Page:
Q: I love Shabbat, but I hate that it’s become a battleground for my eating habits. I’m careful about dieting all week long, but when Friday comes around, I get thrown off course. Shabbat Chanukah is even more of a challenge with all the dreidel-shaped cookies and sufganiyot around. Please help!
A: What you’re describing is not uncommon. Many people have confided in me that, in addition to avoiding melachah on Shabbat and yom tov, on these “days of rest” they also take a break from healthy eating habits. Large festive meals (often lengthened by singing and divrei Torah), an abundance of delicious food and a peaceful Shabbat or yom tov atmosphere encourage many to relax their usual vigilance over food intake and to indulge.
Of course, overeating during special occasions is not limited to Orthodox Jews. This time of year, holiday parties and vacations encourage gluttony and result in weight gain for most Americans. Unfortunately, those who are already overweight tend to gain more weight than average, most of which stays with them until next year’s holiday season, where they add on more weight.1,2 When you compound this with Thanksgiving-like meals every weekend, it’s a wonder frum Jews aren’t even more overweight! And be honest—does your Shabbat indulging really end with Havdalah, or do you nibble on chocolate cake leftovers until Monday or Tuesday?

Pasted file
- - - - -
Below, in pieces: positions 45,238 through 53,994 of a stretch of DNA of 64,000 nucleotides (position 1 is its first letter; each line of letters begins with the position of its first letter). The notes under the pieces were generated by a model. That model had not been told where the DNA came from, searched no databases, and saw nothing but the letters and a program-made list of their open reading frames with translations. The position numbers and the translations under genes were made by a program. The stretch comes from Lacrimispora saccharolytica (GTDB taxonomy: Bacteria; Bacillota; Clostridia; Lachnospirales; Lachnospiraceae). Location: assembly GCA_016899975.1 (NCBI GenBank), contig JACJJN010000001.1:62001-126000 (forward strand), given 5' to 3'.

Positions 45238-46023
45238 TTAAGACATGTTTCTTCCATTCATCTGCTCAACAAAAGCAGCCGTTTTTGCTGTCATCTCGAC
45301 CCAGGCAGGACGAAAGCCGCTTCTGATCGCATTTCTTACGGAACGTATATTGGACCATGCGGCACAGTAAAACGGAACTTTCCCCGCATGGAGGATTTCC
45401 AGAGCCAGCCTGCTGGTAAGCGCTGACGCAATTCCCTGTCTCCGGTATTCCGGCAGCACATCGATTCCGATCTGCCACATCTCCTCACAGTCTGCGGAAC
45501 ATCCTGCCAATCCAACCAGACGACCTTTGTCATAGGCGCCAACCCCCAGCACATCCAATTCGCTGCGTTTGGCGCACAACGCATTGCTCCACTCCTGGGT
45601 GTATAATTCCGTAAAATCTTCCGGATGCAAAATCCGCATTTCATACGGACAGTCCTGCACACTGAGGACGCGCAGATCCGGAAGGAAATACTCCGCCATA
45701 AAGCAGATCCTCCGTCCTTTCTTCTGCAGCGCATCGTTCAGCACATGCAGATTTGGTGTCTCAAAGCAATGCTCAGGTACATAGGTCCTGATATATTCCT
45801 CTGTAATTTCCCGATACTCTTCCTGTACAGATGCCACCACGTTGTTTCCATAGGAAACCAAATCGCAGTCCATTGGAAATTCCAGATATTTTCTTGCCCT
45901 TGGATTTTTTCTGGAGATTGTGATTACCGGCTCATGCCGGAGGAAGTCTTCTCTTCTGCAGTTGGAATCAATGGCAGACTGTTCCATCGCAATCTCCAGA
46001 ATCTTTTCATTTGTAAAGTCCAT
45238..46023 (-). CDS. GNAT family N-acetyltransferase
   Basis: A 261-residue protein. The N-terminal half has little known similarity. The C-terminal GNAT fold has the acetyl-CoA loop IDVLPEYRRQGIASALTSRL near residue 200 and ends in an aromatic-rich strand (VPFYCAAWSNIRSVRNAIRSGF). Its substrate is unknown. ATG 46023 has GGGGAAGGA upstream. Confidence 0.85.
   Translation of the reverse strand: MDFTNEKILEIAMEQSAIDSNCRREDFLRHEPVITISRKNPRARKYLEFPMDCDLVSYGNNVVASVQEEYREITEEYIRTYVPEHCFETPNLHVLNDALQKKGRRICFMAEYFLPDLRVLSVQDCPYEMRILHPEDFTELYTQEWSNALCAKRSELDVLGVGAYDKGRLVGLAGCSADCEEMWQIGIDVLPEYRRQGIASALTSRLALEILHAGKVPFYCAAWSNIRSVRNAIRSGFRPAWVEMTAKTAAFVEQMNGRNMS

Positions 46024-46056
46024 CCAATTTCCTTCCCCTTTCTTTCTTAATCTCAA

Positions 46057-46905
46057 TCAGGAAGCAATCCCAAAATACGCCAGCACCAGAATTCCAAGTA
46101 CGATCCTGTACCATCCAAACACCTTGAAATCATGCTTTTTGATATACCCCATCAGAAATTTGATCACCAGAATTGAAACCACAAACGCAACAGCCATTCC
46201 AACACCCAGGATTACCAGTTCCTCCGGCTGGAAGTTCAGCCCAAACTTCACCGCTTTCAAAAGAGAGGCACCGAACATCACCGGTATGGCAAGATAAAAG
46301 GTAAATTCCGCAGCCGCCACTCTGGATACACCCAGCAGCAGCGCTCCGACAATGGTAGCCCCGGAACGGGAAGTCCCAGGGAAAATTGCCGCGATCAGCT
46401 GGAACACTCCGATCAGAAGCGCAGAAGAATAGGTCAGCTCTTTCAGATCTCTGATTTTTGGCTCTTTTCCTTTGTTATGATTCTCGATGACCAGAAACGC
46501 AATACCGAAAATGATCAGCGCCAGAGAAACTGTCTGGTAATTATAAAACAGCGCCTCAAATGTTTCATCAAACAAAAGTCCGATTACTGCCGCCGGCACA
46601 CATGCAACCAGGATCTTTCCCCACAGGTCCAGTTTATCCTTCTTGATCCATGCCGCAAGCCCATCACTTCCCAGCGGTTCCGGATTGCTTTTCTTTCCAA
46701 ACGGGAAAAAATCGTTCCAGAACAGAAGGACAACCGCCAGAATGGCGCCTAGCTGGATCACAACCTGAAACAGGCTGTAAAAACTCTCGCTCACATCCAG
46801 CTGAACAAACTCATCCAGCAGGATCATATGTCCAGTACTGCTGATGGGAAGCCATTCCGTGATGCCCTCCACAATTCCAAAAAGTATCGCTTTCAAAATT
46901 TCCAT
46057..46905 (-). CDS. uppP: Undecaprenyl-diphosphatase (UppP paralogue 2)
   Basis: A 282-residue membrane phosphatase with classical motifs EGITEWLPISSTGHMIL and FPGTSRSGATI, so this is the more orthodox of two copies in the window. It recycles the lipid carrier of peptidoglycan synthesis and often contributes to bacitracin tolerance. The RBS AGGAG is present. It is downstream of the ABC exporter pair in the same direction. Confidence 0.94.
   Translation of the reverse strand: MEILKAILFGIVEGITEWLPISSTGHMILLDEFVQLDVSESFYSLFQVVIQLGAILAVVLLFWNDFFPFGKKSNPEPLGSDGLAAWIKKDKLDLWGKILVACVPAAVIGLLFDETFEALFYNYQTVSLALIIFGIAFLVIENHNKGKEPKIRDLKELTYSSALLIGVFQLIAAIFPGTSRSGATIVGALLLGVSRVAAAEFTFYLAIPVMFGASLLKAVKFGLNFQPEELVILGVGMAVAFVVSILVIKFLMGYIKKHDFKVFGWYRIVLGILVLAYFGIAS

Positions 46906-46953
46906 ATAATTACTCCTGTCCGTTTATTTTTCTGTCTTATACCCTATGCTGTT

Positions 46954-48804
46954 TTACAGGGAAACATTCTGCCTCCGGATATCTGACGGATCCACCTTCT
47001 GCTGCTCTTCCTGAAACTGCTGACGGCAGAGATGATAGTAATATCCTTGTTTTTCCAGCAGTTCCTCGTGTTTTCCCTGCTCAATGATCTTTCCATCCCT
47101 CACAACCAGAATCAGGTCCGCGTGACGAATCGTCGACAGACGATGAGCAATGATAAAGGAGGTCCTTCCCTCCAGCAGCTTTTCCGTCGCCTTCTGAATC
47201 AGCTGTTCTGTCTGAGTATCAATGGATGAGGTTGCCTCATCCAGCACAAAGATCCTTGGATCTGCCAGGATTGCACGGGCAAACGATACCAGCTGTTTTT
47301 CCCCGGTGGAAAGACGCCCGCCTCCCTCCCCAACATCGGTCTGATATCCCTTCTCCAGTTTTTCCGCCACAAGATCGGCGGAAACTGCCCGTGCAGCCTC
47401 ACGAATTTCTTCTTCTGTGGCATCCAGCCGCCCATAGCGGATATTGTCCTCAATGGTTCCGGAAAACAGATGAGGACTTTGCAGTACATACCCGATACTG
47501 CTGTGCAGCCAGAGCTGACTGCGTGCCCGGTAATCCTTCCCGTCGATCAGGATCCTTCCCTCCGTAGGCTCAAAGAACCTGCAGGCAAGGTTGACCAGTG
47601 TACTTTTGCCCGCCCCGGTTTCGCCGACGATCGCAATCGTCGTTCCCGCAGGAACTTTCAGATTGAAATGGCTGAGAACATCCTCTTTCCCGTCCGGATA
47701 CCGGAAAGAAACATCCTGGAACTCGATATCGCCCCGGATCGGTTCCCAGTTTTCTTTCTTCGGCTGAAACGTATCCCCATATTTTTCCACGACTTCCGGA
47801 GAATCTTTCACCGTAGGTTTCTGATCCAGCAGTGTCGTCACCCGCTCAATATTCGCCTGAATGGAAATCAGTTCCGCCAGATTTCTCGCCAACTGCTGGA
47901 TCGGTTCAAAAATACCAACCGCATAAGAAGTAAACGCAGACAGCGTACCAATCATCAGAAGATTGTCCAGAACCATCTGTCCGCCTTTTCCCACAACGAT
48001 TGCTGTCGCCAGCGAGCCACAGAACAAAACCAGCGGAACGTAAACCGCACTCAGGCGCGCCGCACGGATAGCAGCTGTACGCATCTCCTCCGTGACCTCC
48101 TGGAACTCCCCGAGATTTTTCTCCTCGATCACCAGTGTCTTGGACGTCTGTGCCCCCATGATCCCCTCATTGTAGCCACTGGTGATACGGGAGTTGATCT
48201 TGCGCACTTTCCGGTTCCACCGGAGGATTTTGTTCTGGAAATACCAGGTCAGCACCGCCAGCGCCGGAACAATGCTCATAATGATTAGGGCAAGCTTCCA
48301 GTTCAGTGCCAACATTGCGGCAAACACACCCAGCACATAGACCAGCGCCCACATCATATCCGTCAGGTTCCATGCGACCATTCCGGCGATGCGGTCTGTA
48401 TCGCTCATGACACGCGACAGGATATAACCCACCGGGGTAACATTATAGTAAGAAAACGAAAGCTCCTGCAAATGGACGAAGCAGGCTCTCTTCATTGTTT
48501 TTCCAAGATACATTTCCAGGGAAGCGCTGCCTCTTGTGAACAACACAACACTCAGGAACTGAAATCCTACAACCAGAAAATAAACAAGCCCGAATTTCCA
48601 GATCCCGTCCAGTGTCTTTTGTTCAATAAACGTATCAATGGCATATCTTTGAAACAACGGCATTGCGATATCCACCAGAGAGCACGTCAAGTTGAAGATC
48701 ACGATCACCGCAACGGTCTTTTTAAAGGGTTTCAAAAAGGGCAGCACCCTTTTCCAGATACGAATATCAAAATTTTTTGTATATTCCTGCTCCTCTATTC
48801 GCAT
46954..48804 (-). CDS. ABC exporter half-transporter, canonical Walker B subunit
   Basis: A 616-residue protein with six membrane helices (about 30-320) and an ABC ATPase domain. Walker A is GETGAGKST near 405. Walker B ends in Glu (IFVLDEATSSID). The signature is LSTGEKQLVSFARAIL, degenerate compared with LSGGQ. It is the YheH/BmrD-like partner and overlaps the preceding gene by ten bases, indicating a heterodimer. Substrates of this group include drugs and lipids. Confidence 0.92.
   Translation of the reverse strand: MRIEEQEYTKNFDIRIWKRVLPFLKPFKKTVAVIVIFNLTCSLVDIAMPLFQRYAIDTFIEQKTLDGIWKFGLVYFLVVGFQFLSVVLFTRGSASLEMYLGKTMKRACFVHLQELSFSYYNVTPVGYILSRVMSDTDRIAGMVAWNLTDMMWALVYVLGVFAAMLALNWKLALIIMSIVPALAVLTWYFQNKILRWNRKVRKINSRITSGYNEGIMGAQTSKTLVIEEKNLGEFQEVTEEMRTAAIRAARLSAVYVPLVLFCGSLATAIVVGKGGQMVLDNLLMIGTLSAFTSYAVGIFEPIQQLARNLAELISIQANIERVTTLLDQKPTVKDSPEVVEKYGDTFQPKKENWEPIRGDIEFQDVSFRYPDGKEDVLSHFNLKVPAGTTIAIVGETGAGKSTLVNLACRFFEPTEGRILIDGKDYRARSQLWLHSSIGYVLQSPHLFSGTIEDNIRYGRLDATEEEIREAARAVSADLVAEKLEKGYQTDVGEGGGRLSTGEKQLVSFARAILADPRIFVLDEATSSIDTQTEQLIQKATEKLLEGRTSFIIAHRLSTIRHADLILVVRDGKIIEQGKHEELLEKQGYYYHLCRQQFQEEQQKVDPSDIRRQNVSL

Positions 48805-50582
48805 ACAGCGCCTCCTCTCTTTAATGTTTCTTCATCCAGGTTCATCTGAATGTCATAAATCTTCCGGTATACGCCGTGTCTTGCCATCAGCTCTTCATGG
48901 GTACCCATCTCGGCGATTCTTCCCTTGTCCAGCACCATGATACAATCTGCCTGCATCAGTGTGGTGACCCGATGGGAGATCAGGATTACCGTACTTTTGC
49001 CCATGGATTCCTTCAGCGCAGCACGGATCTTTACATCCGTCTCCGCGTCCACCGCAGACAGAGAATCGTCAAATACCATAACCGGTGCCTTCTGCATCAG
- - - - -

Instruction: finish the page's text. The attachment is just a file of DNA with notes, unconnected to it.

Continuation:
The crux of this challenge lies in the fact that Shabbat is supposed to be special. On the verse “Remember the Shabbat day to sanctify it,” Rashi explains that if one comes across something special during the week, he should save it for Shabbat.3 Shabbat is meant to be a day of extravagances—including delicious foods—that elevate it from the rest of the week. And although this may sound like the antithesis of dieting, you can treat yourself on Shabbat and still stay within traditional nutrition guidelines. Treating yourself in moderation is a common nutrition philosophy and one espoused by prominent registered dietitian Joy Bauer, MS, RD. In her book The 90/10 Weight Loss Plan, Bauer promises weight loss by choosing healthy foods 90 percent of the time and spending the remaining 10 percent of your calories on what she calls “Fun Foods.”4